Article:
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Hachemi NEZZAR, Helene DALENS, Florian FARGUETTE, Frederic CHIAMBARETTA, Joyce MBEKEANI; Regression of inferior oblique recession for unilateral congenital and acquired superior oblique palsy: 10 year review. Invest. Ophthalmol. Vis. Sci. 2015;56(7 ):5216.
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The superior oblique (SO) palsy is the most common isolated paralytic strabismus and the inferior oblique recession is one of the surgical techniques employed for managing this palsy.The aim of our study was to evaluate the long term efficacy of inferior oblique recession for the management of vertical deviation in congenital and acquired SO palsy
This study is a retrospective chart review of 62 patients with congenital and acquired superior oblique palsy managed with inferior oblique recession. All patients were operated at the University Hospital of Clermont-Ferrand between 1999 and 2010. Demographic analysis was conducted on all 62 patients. Forty-four patients submitted to final full ophthalmic and orthoptic assessment for this study and were analyzed for post-operative results. All measurements were performed using Maddox rod tests. Vertical, horizontal and cyclotortion measurements were taken pre and post-operatively, but only vertical deviations were evaluated for this study. Several criteria were considered: the first criterion was the initial angle of vertical deviation in primary gaze and the second was the angle of deviation in three postoperative periods: period (1) up to 2 years, period (2) between 2 and 5 years and period (3) more than 5 years. Quantitative data were analyzed using Student T and Mann-Whitney U tests and multiple groups were compared using ANOVA and Tukey Kramer tests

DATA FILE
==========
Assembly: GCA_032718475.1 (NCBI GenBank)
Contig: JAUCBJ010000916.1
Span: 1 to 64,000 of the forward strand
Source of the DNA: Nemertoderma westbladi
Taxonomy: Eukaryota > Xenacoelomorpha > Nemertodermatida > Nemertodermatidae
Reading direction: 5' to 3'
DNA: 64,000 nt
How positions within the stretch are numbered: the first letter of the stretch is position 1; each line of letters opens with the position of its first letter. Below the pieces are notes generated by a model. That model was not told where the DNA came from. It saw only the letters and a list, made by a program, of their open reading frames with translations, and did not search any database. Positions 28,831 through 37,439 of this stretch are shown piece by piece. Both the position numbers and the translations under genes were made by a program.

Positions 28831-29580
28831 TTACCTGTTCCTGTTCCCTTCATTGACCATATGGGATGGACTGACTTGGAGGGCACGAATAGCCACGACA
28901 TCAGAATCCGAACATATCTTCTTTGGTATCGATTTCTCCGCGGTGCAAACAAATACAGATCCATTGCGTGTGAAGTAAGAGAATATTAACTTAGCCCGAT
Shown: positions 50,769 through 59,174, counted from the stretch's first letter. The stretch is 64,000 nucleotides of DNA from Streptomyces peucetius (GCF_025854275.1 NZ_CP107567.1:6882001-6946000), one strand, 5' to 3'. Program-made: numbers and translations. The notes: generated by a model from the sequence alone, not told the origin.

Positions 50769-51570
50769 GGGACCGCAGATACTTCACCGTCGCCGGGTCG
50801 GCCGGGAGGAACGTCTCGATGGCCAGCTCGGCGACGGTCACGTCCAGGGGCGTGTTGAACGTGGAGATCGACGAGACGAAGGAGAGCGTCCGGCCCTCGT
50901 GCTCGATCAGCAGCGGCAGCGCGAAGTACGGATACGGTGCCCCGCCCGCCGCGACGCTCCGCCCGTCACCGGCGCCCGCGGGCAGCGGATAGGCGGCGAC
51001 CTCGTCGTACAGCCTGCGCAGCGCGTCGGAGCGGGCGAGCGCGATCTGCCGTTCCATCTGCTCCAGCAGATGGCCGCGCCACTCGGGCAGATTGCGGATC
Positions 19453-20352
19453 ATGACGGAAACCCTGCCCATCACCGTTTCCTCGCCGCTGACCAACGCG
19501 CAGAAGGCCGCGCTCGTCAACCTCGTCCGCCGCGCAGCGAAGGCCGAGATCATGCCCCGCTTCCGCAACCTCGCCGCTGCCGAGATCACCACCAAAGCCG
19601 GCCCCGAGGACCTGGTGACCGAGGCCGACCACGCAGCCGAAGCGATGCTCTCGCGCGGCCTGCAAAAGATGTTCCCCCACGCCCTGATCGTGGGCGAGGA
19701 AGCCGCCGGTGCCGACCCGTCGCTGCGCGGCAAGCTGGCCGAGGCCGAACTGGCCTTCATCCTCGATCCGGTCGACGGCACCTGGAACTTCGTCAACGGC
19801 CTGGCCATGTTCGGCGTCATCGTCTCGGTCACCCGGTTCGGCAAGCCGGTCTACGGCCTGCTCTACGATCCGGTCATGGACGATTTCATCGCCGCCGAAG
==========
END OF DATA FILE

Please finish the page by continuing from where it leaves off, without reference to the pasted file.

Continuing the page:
Women accounted for 41.9% of patients and men, 58.1%. The mean age of all patients when operated was 29.57years. Congenital SO palsy cases were 83.9% while 16.1% were acquired. The initial mean deviation in primary gaze position was 14.55 (± 8.2) dioptres. The average post-operative decrease in vertical deviations was by 11.6 dioptres for distance and by 9.95 dioptres for near. Surgical efficacy for vertical deviation correction at distance was 90.2% at 2 years, 76.9% between 2 to 5 years and 62% after 5 years. No significant difference in deviations was found when the initial deviations were greater than 25 dioptres
Our study confirms the efficacy of inferior oblique recession for management of congenital and acquired superior oblique palsy and documents regression of results over time. To our knowledge this is the first study to show this decline in efficacy after 5 years of follow up
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